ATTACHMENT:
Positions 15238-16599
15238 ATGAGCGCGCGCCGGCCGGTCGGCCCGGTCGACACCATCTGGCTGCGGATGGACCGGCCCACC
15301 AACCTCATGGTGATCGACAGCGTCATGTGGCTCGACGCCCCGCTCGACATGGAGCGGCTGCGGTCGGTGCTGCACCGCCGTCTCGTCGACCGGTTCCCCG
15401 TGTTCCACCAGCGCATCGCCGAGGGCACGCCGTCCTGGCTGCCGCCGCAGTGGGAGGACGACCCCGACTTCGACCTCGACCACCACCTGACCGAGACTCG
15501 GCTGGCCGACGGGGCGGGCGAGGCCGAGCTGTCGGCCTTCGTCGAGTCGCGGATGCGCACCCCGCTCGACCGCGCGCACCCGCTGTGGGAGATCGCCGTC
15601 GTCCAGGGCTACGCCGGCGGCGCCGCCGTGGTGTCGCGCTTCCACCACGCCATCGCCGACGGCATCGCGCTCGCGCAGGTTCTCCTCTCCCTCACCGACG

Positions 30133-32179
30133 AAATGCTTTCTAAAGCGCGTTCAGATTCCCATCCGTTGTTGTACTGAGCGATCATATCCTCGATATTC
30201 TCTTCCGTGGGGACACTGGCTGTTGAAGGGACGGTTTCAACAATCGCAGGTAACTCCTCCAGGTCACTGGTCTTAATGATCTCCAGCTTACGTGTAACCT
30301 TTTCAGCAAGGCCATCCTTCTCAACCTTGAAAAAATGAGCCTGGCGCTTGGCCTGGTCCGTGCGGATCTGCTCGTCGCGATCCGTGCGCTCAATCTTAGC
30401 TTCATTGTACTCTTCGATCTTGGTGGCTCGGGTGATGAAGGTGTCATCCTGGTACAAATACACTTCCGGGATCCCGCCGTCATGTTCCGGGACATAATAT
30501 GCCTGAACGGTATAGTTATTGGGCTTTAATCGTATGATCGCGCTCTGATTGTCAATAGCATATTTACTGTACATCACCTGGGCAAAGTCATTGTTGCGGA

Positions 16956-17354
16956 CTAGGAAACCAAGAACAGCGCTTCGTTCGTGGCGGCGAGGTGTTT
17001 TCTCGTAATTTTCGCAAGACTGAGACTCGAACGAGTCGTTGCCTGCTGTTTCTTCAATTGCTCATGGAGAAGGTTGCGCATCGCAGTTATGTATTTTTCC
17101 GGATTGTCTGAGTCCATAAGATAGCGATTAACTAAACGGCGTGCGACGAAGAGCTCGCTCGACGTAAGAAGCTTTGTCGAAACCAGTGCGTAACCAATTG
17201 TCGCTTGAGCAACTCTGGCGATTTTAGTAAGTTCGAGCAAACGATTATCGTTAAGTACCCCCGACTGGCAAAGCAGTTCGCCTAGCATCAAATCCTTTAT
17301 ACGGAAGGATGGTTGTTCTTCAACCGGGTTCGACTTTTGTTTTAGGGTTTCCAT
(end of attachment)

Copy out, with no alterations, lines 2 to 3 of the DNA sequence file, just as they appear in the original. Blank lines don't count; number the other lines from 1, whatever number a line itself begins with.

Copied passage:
15238 ATGAGCGCGCGCCGGCCGGTCGGCCCGGTCGACACCATCTGGCTGCGGATGGACCGGCCCACC
15301 AACCTCATGGTGATCGACAGCGTCATGTGGCTCGACGCCCCGCTCGACATGGAGCGGCTGCGGTCGGTGCTGCACCGCCGTCTCGTCGACCGGTTCCCCG